After a magical morning, grab some cheesy perfection at the Wuksachi Pizza Deck before departing on the second half of your day. Kings Canyon awaits!

Roaring River Falls at Kings Canyon National Park. Photo Courtesy of Sridhar Saraf

Kings Canyon National Park

Royal views are a staple of Kings Canyon National Park. A short drive from the Visitor’s Center, stop for your first (but not your last) stunning overlook at Panoramic PointThere’s a paved, half-mile trail to the viewing area.

Afterward, let your car and nature do the rest of the work for you. Head along the Kings Canyon Scenic Byway for many wheelchair-friendly pull-outs and sweeping views. Take a moment to take in Grizzly Falls cascading 80 feet down exposed granite.

Roaring River Falls is as scenic as it is accessible. Take the River Trail to Zumwalt Meadow, for a total of 3.9 miles roundtrip. This trail is paved and features vibrant meadows, towering forests, and idyllic views.

Head back to your accommodations at the Wukasachi LodgeThey have many ADA features for a cozy, memorable stay. Dine at The Peaks Restaurant for a meal created with locally sourced and organic ingredients.


Much of Yosemite Valley is connected by paved, well-maintained paths. From Sequoia and Kings Canyon, it’s about a 4.5-hour drive, so rise early to get the most out of your day there. It’s a good idea to have your maps downloaded and accessibility guide handy before arriving in Yosemite; cell service is spotty but is best found in Yosemite Village. You can also opt for a Yosemite 360 tour from Tenaya at Yosemite. Experience the park with guided experts and wheelchair accessible transport.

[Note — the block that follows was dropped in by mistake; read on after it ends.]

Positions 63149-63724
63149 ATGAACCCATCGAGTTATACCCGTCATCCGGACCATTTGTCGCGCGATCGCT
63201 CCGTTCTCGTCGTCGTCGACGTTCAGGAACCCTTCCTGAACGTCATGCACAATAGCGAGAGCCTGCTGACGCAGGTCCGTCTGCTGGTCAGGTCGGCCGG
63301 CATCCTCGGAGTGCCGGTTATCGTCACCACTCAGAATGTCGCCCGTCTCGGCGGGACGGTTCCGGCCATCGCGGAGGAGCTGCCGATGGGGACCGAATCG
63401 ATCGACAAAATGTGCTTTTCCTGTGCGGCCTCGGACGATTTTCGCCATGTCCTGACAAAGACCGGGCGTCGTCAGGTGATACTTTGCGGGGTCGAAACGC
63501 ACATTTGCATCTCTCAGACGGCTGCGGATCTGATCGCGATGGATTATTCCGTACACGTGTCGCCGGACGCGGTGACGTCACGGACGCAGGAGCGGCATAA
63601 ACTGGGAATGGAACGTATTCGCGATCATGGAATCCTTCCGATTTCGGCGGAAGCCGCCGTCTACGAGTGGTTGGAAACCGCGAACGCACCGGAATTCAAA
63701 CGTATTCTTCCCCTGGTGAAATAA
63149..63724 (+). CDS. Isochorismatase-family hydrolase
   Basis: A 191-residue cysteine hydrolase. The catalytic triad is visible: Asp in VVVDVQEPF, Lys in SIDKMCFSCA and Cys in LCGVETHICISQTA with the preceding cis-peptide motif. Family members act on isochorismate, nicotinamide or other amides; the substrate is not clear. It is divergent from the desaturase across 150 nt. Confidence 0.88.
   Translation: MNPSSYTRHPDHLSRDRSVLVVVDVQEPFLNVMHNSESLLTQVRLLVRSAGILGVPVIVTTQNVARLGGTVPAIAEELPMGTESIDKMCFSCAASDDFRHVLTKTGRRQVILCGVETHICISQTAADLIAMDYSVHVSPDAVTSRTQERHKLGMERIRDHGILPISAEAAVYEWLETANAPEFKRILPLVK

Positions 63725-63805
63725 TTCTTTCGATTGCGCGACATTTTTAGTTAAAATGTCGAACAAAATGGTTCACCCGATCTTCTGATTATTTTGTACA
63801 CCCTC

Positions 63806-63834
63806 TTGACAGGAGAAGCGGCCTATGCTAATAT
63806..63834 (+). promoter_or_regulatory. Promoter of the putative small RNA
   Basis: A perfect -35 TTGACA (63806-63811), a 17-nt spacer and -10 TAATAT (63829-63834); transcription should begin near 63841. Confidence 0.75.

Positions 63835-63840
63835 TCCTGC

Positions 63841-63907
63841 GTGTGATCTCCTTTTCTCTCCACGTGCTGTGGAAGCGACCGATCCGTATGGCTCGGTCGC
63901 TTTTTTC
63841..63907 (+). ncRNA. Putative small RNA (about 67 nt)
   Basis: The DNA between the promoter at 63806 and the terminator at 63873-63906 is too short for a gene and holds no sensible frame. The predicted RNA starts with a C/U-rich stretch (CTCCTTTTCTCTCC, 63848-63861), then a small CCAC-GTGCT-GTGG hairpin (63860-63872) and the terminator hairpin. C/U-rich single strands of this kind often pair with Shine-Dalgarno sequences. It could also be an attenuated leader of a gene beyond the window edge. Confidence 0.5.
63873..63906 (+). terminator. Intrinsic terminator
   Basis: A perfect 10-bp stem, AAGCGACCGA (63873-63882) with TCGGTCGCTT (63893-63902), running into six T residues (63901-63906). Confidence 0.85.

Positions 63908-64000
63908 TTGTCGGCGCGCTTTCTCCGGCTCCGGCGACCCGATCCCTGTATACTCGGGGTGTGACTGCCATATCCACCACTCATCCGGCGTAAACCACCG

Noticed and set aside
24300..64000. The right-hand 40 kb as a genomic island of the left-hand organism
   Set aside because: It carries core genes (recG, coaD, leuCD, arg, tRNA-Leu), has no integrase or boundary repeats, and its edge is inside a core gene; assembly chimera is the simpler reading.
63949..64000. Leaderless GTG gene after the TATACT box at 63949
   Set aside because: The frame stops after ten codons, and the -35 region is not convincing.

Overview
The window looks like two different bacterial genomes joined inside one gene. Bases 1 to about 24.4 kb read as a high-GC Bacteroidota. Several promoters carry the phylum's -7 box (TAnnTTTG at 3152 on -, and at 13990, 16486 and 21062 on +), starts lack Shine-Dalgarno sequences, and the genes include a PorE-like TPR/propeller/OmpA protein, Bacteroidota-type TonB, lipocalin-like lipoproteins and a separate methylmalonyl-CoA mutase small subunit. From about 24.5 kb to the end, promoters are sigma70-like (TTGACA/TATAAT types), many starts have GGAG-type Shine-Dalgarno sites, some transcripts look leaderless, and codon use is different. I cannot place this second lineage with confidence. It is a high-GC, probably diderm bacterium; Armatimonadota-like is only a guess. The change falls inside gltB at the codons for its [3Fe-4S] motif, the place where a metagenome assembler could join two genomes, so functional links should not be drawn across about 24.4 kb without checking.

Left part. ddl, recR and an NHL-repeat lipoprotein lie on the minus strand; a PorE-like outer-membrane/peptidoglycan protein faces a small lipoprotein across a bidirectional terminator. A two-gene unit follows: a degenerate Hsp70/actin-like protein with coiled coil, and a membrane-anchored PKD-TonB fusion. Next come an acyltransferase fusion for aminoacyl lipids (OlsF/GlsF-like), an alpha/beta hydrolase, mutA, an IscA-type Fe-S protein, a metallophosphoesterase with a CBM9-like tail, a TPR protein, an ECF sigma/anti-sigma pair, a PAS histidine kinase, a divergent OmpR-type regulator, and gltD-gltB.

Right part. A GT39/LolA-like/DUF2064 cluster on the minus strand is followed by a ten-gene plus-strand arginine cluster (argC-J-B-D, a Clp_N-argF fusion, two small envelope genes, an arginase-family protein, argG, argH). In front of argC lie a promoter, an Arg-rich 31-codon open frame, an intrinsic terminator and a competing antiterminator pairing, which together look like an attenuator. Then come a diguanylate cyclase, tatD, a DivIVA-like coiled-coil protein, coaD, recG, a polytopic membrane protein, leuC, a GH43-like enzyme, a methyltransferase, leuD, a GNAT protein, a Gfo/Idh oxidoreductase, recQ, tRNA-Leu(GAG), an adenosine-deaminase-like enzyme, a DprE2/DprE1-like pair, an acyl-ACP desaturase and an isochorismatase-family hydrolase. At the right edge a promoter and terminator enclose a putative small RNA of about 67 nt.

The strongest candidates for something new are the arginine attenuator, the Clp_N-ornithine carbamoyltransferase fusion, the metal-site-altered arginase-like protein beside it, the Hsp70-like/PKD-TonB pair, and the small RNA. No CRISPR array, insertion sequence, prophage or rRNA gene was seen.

El Capitan, Half Dome, the Cathedral Rocks, and Bridalveil Falls are visible from Yosemite’s famous Tunnel View. Photo Courtesy of Joe Parks

Half Dome and El Capitan

Tunnel View is likely the most iconic view of Half Dome and El Capitan. Pull into a large parking lot to take in the grandeur. Incredible views of Half Dome can also be seen from paved sidewalks along Ahwahnee Meadow and Stoneman Meadow.

Mirror Lake Trail.Photo Courtesy of Allie Caulfield

Mirror Lake Trail

The reflection of Half Dome and Mount Watkins in Mirror Lake is an esteemed view in Yosemite. With your Access Pass placard, you can take the private vehicle road to accessible parking at the trailhead.